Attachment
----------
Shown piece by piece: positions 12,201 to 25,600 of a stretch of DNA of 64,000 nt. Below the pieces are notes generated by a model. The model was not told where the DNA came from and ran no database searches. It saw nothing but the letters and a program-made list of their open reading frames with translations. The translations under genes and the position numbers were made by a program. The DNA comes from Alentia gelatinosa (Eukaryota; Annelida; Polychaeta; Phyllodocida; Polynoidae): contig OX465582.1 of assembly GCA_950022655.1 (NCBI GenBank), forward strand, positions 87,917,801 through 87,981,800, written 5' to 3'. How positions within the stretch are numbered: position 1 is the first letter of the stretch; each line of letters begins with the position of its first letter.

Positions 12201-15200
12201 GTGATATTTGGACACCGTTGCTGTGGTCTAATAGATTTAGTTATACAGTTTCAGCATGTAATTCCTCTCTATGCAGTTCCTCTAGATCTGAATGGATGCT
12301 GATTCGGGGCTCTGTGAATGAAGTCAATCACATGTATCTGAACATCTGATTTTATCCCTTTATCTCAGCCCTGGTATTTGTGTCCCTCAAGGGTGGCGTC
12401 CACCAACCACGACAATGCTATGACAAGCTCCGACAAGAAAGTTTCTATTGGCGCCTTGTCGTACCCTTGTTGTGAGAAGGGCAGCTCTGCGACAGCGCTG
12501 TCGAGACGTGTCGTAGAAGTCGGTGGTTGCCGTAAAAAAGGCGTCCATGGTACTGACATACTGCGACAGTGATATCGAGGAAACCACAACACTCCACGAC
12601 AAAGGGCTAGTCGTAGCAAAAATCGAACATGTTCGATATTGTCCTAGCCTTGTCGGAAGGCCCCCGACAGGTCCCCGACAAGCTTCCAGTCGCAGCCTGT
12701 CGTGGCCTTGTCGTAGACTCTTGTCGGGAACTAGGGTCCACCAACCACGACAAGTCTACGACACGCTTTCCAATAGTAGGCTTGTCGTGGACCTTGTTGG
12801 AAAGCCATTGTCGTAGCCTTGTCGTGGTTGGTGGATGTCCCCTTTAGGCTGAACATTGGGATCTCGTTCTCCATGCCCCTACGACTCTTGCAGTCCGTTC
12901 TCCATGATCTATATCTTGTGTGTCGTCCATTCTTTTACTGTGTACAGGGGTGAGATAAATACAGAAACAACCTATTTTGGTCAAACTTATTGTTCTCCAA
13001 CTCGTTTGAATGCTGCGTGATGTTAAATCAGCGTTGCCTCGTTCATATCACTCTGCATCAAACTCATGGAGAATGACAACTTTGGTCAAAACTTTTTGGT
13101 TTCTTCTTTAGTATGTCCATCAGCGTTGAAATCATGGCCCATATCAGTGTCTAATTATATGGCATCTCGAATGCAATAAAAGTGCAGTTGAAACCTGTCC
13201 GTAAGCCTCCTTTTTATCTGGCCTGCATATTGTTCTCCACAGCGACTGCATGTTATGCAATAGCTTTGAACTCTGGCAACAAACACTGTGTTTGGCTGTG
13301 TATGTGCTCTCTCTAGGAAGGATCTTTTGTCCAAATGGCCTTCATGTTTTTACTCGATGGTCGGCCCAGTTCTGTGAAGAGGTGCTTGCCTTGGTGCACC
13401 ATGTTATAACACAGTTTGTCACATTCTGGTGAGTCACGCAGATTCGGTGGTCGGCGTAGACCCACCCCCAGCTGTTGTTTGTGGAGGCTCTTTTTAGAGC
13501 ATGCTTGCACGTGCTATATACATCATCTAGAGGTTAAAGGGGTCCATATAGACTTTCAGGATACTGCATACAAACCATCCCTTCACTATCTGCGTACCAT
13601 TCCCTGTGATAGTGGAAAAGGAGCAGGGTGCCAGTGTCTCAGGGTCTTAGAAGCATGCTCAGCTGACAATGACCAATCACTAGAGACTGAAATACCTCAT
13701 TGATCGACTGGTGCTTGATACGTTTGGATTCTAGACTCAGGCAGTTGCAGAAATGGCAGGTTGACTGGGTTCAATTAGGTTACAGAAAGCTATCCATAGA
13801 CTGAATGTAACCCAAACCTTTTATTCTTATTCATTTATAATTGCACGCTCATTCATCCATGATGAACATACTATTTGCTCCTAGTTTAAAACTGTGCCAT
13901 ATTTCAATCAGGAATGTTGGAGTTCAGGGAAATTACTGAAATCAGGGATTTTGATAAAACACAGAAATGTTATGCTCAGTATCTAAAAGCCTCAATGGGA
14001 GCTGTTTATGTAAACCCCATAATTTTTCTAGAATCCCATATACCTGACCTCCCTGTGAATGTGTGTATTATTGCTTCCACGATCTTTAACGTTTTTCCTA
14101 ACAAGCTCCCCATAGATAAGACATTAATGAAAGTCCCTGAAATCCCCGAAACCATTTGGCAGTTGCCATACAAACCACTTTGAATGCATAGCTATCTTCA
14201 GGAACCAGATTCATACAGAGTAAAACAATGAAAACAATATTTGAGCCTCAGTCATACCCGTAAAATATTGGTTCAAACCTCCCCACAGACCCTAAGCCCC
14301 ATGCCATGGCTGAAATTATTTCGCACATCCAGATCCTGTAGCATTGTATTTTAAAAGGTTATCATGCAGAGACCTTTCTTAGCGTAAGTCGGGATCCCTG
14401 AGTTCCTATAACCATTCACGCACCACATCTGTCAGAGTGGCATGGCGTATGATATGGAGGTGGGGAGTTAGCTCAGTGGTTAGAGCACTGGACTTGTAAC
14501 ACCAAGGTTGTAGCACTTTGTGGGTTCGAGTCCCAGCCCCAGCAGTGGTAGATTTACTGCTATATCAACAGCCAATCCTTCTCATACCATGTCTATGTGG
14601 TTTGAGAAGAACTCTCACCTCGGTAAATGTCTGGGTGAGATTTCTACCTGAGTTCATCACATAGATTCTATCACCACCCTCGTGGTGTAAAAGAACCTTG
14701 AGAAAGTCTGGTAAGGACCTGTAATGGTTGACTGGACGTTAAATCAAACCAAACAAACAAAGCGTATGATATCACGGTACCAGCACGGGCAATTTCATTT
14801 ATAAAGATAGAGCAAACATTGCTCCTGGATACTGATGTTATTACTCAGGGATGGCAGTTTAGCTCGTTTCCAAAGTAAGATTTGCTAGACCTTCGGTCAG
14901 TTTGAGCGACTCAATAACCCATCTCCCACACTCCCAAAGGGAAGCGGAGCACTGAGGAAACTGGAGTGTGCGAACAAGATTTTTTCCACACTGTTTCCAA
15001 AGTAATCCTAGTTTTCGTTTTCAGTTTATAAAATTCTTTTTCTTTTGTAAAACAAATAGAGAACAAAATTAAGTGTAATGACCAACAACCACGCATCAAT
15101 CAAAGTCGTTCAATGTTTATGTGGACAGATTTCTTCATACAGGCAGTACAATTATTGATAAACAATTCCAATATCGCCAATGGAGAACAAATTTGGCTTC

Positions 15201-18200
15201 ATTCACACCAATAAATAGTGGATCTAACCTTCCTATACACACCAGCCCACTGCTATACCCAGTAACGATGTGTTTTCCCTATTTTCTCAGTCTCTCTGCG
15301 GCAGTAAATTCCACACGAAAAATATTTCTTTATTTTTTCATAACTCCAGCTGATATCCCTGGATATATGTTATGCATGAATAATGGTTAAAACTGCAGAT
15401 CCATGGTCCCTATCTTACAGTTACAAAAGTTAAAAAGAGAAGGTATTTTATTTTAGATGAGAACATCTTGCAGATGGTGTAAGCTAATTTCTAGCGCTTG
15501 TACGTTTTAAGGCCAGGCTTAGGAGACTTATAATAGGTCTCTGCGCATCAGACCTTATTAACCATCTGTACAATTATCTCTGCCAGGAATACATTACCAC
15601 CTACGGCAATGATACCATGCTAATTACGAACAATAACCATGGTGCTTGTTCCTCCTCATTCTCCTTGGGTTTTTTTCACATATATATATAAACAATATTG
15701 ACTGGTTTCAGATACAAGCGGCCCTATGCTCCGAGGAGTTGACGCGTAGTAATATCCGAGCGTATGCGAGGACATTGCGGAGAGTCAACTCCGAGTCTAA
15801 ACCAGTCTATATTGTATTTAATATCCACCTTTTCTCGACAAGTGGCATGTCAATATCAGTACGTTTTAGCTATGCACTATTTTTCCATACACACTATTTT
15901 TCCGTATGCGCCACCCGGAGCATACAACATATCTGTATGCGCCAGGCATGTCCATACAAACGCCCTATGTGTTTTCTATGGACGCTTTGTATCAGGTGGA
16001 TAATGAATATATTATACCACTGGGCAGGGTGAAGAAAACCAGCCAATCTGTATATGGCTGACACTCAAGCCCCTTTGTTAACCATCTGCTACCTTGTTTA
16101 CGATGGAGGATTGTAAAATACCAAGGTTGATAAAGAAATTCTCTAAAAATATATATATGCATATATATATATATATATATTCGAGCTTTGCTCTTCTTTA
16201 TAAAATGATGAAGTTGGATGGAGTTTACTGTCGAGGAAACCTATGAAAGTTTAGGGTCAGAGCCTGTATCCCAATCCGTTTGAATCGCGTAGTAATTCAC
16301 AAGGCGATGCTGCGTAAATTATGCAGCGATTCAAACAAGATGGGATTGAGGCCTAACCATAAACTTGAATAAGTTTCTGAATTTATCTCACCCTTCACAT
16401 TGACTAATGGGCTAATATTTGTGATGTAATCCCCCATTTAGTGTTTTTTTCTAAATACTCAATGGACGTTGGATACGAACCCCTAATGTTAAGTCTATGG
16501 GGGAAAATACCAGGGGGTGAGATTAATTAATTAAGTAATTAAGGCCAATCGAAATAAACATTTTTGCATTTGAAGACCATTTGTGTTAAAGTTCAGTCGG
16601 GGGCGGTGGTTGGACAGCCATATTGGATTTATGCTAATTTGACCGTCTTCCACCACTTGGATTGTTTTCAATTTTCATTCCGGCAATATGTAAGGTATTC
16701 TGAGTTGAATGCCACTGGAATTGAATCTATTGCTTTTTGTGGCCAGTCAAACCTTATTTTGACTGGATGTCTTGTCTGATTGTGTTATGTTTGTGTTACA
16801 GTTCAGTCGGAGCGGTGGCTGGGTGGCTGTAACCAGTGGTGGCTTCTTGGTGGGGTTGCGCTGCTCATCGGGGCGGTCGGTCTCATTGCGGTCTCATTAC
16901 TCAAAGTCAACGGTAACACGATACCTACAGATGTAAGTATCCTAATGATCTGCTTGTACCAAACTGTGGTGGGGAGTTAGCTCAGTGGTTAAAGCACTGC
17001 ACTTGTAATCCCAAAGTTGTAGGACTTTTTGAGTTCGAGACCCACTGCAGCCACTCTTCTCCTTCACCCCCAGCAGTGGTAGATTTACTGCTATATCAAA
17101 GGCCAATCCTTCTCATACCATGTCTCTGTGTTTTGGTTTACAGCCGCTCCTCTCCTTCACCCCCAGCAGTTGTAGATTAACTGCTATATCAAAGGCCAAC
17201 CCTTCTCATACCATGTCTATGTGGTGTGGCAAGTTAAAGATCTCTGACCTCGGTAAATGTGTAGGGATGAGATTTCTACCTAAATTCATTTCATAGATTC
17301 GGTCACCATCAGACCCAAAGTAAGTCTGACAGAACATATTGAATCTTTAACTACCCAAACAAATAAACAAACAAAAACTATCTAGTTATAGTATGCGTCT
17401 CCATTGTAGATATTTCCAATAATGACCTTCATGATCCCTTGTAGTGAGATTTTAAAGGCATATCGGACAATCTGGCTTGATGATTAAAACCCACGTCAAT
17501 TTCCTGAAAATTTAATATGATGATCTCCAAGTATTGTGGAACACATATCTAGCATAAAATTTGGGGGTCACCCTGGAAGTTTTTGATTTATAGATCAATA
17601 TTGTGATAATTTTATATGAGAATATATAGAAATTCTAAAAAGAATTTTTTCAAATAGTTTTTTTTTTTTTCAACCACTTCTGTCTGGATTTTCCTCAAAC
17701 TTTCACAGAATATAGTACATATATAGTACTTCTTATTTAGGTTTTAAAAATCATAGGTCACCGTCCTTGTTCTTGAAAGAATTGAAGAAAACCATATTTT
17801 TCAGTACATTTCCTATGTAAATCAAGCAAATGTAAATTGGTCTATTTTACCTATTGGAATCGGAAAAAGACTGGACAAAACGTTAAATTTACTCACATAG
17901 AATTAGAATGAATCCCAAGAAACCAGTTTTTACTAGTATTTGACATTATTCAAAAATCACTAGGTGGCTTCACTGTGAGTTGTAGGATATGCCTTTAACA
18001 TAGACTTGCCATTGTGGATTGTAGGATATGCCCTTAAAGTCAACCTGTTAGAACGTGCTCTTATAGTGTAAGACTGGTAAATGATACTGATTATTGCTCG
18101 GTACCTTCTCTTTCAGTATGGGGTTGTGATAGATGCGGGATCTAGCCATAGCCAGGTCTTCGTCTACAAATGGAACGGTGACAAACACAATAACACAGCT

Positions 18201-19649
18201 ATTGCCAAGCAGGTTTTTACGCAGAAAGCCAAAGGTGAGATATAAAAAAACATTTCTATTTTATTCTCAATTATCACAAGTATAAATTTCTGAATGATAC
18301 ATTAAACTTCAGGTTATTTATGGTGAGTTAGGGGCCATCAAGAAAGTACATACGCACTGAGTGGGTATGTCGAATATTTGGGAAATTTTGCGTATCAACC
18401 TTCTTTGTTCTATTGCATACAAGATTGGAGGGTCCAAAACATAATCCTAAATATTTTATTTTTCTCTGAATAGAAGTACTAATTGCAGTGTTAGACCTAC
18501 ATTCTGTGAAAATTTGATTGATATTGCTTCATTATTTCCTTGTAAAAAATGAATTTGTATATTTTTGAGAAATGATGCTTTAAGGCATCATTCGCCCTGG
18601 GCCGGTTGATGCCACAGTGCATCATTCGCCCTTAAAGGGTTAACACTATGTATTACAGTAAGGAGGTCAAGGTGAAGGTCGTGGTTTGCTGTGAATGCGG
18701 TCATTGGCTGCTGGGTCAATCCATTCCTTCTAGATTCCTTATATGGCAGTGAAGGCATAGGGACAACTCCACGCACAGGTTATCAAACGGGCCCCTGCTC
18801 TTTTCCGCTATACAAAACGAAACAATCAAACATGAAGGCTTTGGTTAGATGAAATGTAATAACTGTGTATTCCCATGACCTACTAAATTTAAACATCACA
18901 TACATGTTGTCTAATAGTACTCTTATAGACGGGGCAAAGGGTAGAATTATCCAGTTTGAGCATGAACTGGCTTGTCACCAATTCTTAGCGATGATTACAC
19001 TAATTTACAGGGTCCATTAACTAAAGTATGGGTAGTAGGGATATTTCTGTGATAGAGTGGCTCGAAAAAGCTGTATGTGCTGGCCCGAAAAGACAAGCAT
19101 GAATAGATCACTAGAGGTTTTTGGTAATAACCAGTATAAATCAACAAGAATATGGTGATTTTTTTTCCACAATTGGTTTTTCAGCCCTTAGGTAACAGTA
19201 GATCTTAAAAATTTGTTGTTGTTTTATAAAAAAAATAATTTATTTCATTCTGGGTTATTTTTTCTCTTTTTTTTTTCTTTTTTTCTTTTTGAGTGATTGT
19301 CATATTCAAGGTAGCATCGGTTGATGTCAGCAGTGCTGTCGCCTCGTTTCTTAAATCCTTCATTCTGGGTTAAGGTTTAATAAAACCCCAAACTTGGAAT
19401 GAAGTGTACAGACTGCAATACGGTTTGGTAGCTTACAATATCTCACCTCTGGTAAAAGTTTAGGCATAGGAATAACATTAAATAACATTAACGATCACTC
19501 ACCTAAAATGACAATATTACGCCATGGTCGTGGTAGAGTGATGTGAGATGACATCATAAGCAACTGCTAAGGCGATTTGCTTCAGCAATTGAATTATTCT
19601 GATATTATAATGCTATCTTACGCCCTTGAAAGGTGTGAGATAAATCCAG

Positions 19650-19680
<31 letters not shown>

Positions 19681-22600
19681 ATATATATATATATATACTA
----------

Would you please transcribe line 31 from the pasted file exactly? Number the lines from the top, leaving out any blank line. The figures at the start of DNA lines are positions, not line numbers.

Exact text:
15001 AGTAATCCTAGTTTTCGTTTTCAGTTTATAAAATTCTTTTTCTTTTGTAAAACAAATAGAGAACAAAATTAAGTGTAATGACCAACAACCACGCATCAAT